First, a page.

reblogs Peace Corps Volunteer China education TEFL English environment

Top Volunteer-Producing Metro Areas
In 2012, the metro area comprising Fort Collins and Loveland, Colorado, is the leading producer of Peace Corps Volunteers per capita with 14.7 per 100,000 residents, ousting the 2011 and 2010 per capita leader, Missoula, Montana. The New York-Northern New Jersey-Long Island metro area produced the greatest number of Volunteers with 345 in 2012, followed by the Washington-Arlington-Alexandria area with 338 Volunteers and the Los Angeles-Long Beach-Santa Ana area with 331 Volunteers.
How did YOUR hometown fair? 

Top Volunteer-Producing Metro Areas

In 2012, the metro area comprising Fort Collins and Loveland, Colorado, is the leading producer of Peace Corps Volunteers per capita with 14.7 per 100,000 residents, ousting the 2011 and 2010 per capita leader, Missoula, Montana. The New York-Northern New Jersey-Long Island metro area produced the greatest number of Volunteers with 345 in 2012, followed by the Washington-Arlington-Alexandria area with 338 Volunteers and the Los Angeles-Long Beach-Santa Ana area with 331 Volunteers.

How did YOUR hometown fair? 

Colorado Fort Collins Loveland Missoula Montana New York New Jersey Long Island Washington DC Arlington Alexandria Virgina Top Metro Areas Los Angeles Long Beach Santa Ana California

We just announced our Top Volunteer States! Did your state make the list? For the second consecutive year, the District of Columbia, Vermont and Oregon top the list of Volunteer-producing states per capita, with 8.1, 7.2 and 6.4 Volunteer
s per capita, respectively; while the greatest number of Volunteers call California, New York and Texas home with 1,084, 448 and 381 Volunteers, respectively.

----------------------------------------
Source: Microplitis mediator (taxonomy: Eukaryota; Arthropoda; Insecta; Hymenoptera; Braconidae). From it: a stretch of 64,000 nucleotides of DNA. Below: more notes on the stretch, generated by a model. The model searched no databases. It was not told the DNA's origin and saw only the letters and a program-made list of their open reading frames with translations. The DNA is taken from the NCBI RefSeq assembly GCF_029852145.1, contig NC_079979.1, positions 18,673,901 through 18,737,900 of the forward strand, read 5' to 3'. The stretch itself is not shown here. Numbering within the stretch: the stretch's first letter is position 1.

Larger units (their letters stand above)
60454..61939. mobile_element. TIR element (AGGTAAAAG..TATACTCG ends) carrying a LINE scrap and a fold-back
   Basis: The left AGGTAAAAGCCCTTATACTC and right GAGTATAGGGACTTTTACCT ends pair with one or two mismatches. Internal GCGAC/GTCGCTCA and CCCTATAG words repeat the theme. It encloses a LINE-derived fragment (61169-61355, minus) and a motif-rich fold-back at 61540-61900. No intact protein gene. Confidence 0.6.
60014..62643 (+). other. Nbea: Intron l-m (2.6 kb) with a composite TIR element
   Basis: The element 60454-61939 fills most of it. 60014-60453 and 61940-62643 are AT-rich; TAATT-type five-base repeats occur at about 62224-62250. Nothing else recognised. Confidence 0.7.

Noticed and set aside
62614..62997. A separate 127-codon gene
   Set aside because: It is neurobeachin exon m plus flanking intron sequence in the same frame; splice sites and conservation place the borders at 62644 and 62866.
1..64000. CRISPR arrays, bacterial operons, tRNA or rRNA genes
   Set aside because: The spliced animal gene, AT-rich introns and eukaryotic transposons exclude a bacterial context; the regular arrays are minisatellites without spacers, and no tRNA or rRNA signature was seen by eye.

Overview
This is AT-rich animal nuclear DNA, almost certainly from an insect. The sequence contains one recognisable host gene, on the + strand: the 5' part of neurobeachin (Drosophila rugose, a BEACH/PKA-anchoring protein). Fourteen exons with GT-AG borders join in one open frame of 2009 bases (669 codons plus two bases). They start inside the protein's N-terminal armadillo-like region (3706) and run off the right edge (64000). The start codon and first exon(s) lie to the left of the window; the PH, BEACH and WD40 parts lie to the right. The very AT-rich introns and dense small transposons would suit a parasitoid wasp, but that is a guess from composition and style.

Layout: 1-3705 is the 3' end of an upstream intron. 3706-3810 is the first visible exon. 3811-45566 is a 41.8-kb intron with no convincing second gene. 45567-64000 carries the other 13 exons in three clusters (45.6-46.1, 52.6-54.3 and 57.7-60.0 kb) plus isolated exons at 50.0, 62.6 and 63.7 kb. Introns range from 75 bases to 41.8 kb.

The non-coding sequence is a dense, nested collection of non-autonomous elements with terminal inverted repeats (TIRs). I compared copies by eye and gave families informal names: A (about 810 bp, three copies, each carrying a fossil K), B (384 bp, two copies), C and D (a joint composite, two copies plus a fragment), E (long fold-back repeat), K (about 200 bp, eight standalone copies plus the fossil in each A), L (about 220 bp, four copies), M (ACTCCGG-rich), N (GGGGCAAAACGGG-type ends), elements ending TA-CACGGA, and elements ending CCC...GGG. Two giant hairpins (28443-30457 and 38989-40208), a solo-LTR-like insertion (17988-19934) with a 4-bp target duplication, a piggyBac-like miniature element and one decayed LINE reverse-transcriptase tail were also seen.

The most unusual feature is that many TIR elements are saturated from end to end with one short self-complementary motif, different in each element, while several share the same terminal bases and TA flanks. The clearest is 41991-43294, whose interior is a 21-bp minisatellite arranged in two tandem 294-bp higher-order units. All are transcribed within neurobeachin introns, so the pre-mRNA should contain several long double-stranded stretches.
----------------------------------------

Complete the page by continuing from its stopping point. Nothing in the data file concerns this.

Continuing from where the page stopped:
We just announced our Top Volunteer States! Did your state make the list? 

For the second consecutive year, the District of Columbia, Vermont and Oregon top the list of Volunteer-producing states per capita, with 8.1, 7.2 and 6.4 Volunteer

s per capita, respectively; while the greatest number of Volunteers call California, New York and Texas home with 1,084, 448 and 381 Volunteers, respectively.

California District of Columbia New York Oregon Peace Corps Texas Vermont infographic statistics geograpy

kferr027:

On December 17, 2010, I swore in as a Peace Corps Volunteer in Costa Rica after three months of training. Now, on December 7, 2012 I am officially signing the papers and closing my service as a volunteer after (almost) two years of service. Here I am with the four other girls in my training group, three of whom have already closed their service, and the fourth is about to. Below, with Marcela, my first language and culture facilitator during training. 

Costa Rica Peace Corps public service CoS